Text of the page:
100 Films Made By Women – Part Four

The slight French, sisterly vibe in the fourth part of 100 Films Made By Women is likely not deliberate. Please do continue with us (a great deal of effort has gone into this), and soak up all the contrasting female film-makers, some veterans in their field, some very new to the game:

When You Find Me (2011) – Bryce Dallas Howard — Robin Write @WriteoutofLA

I hold my hands high and proclaim I do not watch nearly enough short films. It has to be said that partly the lack of fiction and documentary shorts accessible to the general cinema-loving public. Often touted as a Ron Howard production (he executives produces in truth), When You Find Me is more legitimately the creative child of his actress daughter Bryce Dallas Howard – “She directs?!” I hear many of your gasp. Directing Dane Charbeneau’s tender, family-oriented screenplay, Howard has an affectionate grasp of the content, which tells the story of two sisters in two over-lapping segments – the girls as kids as they lose their mother to an illness, and reuniting as adults to purposefully reacquaint with the tragic past. The youngest girl Lisle (Devon Woods) is not fully aware of the concept of dying, while big sister Aurora (Karley Scott Collins) struggles to halt her need to throw the blame elsewhere. As somewhat estranged adults, Lisle (Erin Way), now expecting her second child, visits Aurora (Jacy King) to eventually reveal something very significant she believes she witnessed the night they both found out of their mother’s death. The delicate drama and low-key sentiment work well to bring to life a film with the weight of a feature (the musical crescendo in particular tries hardest to pull on your heart strings). You invest in the girls’ plights immediately, and want their ghosts put to rest. The four principle actresses are spot-on here, bringing emotions to the brim without ever appearing languid or overdone. Beautifully shot too in the childlike dream images, with glimmering lights and the film’s bookends – a gorgeous, bright white vision of a white-blossomed tree. Howard has put varying emotive and visual pieces together without a hitch here, she has crafted a gulf of repressed grief between loving sisters, and given them a kind of poignant redemption. Wonderful.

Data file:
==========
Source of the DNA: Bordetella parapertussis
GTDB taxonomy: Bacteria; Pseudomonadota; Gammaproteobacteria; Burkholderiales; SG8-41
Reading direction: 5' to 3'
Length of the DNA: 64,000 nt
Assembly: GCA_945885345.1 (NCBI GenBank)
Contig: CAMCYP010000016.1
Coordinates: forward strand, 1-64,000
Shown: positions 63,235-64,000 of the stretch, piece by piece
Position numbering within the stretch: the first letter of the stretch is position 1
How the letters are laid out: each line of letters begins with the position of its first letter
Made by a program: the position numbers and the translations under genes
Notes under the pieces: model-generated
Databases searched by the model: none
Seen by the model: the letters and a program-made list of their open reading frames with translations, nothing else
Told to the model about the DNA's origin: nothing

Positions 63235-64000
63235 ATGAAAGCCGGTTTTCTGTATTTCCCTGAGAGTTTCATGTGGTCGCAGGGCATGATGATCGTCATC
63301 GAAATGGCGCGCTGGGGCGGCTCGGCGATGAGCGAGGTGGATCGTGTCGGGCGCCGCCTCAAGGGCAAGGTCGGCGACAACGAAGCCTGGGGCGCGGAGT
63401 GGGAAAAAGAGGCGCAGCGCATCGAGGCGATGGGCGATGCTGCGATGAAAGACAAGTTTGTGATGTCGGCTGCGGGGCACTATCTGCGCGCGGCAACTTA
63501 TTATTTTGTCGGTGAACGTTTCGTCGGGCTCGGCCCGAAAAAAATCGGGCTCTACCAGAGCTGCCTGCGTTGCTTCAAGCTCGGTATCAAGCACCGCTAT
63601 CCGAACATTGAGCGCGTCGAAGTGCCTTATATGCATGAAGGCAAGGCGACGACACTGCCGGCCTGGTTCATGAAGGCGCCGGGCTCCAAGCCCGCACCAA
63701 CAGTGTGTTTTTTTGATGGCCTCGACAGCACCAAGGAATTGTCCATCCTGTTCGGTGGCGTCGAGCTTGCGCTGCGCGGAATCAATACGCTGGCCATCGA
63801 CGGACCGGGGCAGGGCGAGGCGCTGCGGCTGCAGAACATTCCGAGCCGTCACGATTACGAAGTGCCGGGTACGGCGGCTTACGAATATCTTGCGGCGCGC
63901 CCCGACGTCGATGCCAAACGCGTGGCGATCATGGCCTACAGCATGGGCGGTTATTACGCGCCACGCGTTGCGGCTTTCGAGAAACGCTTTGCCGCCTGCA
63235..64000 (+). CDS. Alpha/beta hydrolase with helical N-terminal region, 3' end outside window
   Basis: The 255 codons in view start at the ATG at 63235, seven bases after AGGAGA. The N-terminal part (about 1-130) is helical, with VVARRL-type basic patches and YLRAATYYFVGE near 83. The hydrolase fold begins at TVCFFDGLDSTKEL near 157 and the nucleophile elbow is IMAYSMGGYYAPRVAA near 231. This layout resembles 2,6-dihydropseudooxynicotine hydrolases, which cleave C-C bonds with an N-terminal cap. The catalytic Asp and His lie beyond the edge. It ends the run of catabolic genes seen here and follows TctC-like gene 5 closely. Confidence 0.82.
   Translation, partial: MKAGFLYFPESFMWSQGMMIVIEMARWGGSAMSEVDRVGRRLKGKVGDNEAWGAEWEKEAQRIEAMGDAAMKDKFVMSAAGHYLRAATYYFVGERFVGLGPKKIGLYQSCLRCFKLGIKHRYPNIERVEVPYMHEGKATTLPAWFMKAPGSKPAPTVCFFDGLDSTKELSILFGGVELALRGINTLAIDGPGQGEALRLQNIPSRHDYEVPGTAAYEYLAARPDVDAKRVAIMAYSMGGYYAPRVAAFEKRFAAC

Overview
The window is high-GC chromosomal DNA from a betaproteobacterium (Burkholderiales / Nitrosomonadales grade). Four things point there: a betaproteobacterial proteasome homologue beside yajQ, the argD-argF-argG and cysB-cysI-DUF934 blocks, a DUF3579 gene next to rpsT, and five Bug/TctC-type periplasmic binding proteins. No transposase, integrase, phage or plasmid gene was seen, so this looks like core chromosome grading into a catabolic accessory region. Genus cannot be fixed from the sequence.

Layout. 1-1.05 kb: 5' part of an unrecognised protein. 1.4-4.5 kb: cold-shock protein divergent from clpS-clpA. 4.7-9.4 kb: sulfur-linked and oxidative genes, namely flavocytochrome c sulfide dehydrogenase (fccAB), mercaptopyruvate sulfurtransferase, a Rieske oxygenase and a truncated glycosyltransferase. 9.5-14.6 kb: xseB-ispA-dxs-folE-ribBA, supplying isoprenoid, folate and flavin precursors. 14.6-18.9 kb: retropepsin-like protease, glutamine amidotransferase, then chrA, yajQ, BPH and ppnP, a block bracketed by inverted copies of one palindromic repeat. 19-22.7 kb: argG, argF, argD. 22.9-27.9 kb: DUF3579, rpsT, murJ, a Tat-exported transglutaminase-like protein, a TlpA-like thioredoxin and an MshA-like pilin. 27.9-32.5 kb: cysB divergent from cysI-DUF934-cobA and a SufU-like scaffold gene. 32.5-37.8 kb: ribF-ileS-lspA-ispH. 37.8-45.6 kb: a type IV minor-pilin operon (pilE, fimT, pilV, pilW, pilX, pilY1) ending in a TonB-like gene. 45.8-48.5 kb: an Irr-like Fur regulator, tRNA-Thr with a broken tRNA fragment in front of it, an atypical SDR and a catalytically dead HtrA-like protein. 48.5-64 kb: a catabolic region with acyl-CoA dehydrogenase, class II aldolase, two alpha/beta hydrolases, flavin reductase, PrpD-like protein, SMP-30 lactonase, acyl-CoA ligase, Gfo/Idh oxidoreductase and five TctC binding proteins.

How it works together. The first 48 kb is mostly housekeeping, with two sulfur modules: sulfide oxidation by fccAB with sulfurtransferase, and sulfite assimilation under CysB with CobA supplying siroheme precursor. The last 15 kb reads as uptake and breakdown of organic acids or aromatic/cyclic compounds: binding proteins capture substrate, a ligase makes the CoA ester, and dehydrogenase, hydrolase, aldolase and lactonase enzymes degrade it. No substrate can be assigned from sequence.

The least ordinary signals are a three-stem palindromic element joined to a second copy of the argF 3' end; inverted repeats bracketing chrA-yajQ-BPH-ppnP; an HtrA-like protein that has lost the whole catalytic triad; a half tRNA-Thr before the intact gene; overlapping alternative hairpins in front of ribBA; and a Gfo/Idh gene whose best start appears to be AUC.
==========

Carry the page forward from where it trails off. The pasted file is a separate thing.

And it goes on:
Marie Antoinette (2006) – Sofia Coppola — Henny McClymont @GingerHenny